Did Raleigh learn from 2005 snowstorm that paralyzed the city?

It was nine years ago this month when a half-inch of snow paralyzed the capital city.
February 6, 2014 3:53:42 PM PST
It was nine years ago this month when a half-inch of snow paralyzed the capital city. A similar situation played out in Atlanta just a few weeks ago. There was intense gridlock on the highways there because of icy roads.

If you lived here in 2005, you remember the problem. The snow fell on already frozen roads, and all of it stuck.

It was just after noon, businesses and schools let out at the same time, which made for a nightmare on the road. Scores of drivers, and 3,000 Wake County students were left stranded.

In the weeks that followed, the city, county and school district promised changes so it would never happen again.

"We will produce a report. It'll be a written report that will come to all the council one day this week," said former City Manager Russell Allen, at the time.

The report was five pages long and focusing on key parts of the city's storm response. The city council called for better communication and collaboration between agencies, the city, and the schools.

"In 2005, before the storm, it wasn't happening," said former Raleigh Mayor Charles Meeker. "The school system was making decisions independently of what others were doing, and that's what was meant to change."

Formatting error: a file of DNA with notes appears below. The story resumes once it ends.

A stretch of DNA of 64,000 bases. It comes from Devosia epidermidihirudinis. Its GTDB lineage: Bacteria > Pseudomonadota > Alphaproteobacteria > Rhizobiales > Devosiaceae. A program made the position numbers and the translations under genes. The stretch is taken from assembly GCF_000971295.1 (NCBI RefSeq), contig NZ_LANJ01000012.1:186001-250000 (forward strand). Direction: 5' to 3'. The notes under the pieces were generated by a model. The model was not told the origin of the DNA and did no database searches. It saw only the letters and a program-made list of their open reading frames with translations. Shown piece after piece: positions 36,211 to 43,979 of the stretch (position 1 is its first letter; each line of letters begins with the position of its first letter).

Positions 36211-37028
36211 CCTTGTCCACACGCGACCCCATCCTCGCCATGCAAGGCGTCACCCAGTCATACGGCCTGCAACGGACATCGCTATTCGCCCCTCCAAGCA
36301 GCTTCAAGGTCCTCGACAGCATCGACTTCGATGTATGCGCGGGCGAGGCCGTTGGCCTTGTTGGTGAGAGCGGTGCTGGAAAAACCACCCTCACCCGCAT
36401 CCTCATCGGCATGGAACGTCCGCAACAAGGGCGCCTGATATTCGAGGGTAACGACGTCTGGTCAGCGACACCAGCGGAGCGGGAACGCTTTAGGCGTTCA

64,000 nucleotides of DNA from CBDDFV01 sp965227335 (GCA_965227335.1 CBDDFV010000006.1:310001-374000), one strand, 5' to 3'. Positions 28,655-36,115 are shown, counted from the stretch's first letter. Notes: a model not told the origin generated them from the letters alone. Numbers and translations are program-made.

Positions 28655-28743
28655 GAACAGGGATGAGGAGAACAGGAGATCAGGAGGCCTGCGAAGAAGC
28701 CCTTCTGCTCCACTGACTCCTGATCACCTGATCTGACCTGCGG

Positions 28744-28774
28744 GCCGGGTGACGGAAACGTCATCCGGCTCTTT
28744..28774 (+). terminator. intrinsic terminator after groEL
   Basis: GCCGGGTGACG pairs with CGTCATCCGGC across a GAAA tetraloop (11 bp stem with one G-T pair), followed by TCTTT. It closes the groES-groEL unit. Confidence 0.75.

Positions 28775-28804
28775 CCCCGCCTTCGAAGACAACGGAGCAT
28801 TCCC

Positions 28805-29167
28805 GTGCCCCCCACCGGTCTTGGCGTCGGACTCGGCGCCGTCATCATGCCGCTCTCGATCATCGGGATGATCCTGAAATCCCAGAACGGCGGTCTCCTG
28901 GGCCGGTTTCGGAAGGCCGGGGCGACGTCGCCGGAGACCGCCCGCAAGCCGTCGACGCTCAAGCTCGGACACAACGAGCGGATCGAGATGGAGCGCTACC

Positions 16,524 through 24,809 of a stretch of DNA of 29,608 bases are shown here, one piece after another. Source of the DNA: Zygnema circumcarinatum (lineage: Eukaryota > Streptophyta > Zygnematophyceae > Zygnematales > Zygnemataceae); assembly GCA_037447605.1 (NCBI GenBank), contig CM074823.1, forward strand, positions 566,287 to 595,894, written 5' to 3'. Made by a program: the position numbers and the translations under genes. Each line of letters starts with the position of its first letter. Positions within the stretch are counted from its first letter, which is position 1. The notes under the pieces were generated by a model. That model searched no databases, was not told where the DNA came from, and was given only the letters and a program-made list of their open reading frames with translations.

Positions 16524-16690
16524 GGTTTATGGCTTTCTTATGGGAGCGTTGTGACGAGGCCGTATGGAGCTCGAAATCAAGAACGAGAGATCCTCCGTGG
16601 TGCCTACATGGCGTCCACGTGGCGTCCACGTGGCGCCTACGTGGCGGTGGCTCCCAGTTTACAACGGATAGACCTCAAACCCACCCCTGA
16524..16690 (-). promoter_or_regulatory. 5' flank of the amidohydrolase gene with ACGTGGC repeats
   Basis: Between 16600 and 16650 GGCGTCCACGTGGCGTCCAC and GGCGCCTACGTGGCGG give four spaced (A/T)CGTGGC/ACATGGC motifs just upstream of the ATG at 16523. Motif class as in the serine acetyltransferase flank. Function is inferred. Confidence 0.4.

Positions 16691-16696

That was nine years ago, and when we asked around about the report Thursday only a handful of people knew it even existed -- not maintenance folks in Raleigh, not the city's director of public works, not even the school district.

A spokesperson for Wake Schools, texted ABC11, "A host of leadership changes since that time. I am unable to get my hands on anyone who can speak with certainty."

Given what happened in Atlanta last month, where they had basically the same storm and same experience as Raleigh back in 2005, Meeker says it's time to rewrite the plan, and refresh our memories.

"Anytime you have a change in leadership, as we've had in the city, county, and school system and you have time passes, there can be a loss of institutional memory," said Meeker. "So I think current leadership needs to pay attention to this, in particular with the situation in Atlanta, to review what we have in place here and make sure it's followed."

Meeker points out that two big things did come out of the 2005 storm. The city started putting down brine before storms. The salt-water mix keeps snow from sticking early on. It also woke people up to just how dangerous winter storms can be. The hard part, he says, is getting people to remember.

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